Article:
All types of concrete require routine care, whether stamped concrete, decorative, or traditional. Maintenance is vital to concrete’s longevity and beauty because it’s exposed to the elements 24/7, and in Minnesota, the elements are extreme! Of course, your concrete needs a little help to stay strong in the face of all that weather!
Keeping your concrete driveway, patio, stoop, or walkways properly sealed is integral to long-term maintenance. Aside from keeping your concrete investment looking fresh, sealing keeps water from seeping into the concrete and weakening its structural integrity.
While your concrete should have received a good sealing after its installation, you will need to reseal it periodically to keep it looking its best. You could hire a company to do this, but the process is fairly easy to do yourself – plus, you'll save money while you're at it!
Here's a quick breakdown of the DIY concrete resealing process.
How Often to Reseal Concrete Driveways
First, before diving in, know that this task only has to be completed once every five to seven years, depending on the state of your driveway. Penetrating sealer lasts a long time!
That said, no matter how often you reseal with penetrating sealer, it won't change the concrete's appearance. If your concrete looks a little worn, a penetrating sealer will prevent future
stains wear, but it won't change how your structure looks.
Therefore, you may want to try a different route if your concrete appears aged.
The Basics of Resealing Concrete
Before using any resealing product, you should read the directions provided on the container. While we can provide a general overview of the concrete resealing process, a single blog post cannot possibly account for all the individual variations in the products used. No matter which brand or make you choose, adhere to its instructions for the best results!
Now that that's out of the way, here are the basic steps for resealing concrete.
More Isn't Always Better When Resealing Concrete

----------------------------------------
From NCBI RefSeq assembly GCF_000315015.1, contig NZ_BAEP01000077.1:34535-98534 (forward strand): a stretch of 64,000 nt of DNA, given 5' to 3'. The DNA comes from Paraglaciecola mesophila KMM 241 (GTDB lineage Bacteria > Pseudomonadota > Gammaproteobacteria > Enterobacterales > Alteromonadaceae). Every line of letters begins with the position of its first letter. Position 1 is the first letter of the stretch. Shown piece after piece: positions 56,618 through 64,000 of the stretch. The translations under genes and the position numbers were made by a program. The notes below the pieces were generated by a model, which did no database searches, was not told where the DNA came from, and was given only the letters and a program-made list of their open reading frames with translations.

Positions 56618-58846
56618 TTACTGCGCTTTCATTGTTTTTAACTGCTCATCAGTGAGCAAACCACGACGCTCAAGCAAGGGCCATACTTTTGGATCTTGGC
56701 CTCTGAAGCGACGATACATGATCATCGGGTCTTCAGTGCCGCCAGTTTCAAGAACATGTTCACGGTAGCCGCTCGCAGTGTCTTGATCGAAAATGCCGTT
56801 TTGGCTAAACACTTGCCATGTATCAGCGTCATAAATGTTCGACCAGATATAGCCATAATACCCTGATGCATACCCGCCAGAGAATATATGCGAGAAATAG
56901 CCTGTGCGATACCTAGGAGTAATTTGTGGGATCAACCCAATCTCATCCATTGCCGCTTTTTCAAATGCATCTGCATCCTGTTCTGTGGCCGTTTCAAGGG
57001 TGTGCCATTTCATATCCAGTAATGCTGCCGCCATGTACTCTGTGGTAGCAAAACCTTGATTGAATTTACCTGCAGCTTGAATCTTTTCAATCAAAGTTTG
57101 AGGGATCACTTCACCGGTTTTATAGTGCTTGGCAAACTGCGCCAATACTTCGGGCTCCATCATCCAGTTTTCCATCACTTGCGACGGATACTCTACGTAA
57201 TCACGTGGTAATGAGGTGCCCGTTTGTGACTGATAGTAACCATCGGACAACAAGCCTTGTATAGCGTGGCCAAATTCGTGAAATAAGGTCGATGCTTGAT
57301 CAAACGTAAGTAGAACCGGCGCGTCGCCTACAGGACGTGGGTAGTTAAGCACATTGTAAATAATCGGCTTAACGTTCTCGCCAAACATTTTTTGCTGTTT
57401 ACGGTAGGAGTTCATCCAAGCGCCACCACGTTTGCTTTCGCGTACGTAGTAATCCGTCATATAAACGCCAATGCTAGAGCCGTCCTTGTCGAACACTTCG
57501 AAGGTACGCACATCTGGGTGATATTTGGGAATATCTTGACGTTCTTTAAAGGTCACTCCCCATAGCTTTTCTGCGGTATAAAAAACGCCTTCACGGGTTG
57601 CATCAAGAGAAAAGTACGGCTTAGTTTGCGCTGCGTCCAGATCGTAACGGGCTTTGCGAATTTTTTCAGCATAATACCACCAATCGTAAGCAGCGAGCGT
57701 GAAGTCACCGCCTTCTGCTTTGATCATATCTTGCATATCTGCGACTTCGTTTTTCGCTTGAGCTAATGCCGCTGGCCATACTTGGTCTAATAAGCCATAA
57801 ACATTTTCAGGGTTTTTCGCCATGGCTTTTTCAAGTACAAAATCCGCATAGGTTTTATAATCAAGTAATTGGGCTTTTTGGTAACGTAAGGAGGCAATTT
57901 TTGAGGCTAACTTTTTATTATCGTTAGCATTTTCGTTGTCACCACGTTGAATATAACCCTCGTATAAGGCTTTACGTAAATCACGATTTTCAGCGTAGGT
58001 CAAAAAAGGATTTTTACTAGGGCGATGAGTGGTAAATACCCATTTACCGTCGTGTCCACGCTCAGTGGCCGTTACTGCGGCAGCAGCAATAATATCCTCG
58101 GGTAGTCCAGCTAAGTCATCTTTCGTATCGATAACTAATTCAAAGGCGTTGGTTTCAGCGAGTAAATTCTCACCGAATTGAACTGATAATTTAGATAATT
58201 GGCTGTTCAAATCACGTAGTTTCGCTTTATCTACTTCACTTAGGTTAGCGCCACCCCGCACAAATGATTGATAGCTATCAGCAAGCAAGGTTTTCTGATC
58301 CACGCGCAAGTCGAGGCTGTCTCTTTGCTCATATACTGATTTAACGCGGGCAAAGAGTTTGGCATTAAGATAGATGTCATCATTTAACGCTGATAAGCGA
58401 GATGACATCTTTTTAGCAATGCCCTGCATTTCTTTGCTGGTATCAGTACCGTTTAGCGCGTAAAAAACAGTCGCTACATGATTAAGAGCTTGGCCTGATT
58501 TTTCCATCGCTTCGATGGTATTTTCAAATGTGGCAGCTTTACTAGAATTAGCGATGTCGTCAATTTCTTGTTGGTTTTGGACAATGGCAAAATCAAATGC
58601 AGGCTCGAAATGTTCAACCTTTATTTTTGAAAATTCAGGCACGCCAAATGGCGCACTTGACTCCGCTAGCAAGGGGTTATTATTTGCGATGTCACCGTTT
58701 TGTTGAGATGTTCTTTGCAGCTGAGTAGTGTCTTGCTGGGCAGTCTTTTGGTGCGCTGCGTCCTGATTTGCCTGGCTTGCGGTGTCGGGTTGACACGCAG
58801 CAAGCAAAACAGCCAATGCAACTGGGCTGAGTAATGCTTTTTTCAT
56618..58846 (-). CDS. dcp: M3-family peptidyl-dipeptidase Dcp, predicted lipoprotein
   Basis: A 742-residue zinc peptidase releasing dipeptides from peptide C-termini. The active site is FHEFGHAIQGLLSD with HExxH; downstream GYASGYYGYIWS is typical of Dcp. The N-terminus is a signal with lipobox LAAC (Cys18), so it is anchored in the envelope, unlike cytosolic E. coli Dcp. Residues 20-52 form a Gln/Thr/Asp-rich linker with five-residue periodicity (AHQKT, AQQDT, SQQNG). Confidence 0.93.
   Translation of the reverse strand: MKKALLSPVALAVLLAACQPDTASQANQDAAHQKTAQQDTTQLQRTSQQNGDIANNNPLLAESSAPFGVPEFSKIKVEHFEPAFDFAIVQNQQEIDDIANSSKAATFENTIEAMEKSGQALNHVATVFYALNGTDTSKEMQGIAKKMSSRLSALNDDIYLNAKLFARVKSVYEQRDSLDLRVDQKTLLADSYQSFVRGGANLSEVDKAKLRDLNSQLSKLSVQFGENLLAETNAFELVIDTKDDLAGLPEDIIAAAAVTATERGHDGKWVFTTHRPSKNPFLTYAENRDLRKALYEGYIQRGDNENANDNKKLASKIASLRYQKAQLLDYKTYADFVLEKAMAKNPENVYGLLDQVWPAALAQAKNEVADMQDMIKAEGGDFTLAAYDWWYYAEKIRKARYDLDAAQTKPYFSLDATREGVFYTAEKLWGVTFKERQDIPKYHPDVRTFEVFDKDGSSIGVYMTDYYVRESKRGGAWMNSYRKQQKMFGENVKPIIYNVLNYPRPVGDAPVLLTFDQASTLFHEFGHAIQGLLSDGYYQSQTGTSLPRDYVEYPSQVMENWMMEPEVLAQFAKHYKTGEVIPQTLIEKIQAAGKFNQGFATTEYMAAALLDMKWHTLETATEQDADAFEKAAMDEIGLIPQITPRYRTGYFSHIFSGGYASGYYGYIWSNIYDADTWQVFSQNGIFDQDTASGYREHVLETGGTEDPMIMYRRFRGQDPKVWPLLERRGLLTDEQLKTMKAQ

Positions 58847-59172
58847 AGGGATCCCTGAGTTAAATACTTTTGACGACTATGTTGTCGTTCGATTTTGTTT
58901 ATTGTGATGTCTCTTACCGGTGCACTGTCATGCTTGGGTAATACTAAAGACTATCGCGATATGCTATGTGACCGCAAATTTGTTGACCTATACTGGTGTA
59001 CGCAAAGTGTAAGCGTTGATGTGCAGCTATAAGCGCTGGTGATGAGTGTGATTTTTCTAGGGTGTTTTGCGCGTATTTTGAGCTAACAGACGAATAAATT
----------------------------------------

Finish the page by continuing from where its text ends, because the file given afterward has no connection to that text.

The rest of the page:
Concrete resealing is the process of using an applicator to spray or roll over clean and dry concrete. It can be tempting to be very liberal with applying the new sealer – in other words, to spray it on as thick as possible.
More will keep your concrete safer for longer, right? Not quite. Too much sealer can puddle unflatteringly and take a long time to dry. It also can trap moisture near the concrete layer, which can cause the sealer to turn white. Apply the sealer in two thin coats to ensure this doesn't happen.
Here are some other important things to keep in mind!
Protection Is Important for Concrete Resealing
Concrete sealer isn't something you want to get all over yourself. Wear gloves, goggles, long sleeves, and tough boots, even if you don't mind getting messy. It’s for your safety!
Traditional Concrete Is Easier to Reseal Than Stamped
Generally, this is because you won't have to worry about sealer collecting in low points or going too thin on the ridges.
Pressure Wash Your Concrete First
This essential part of the process ensures that no dirt or debris gets trapped as you continue. It will also rid your concrete structure of old, flaky bits of previously applied sealant.
Using your pressure washer should get the job done. However, a scrub brush and some elbow grease can handle any problem areas.
Apply the Sealant With a Sprayer Designed for the Job
Make sure the concrete is dry before you attempt this step, and make sure you pick the right sealant to avoid coating failure. For example, concrete structures treated with water-based concrete sealants should only be resealed with water-based products.
Use as little concrete sealer as possible to get the job done, as too thick a layer can cause both aesthetic and future structural problems.
Wait for the Sealant to Dry
Depending on the concrete sealant used, its drying time will vary. Read the instructions on the product you choose; it should tell you everything you need to know.
Creative Concrete: Top-Notch New Brighton Concrete Company
As a New Brighton 5-star concrete-pouring company, we'd be happy to answer any of your questions about concrete care. Give us a call now at 612-414-7932.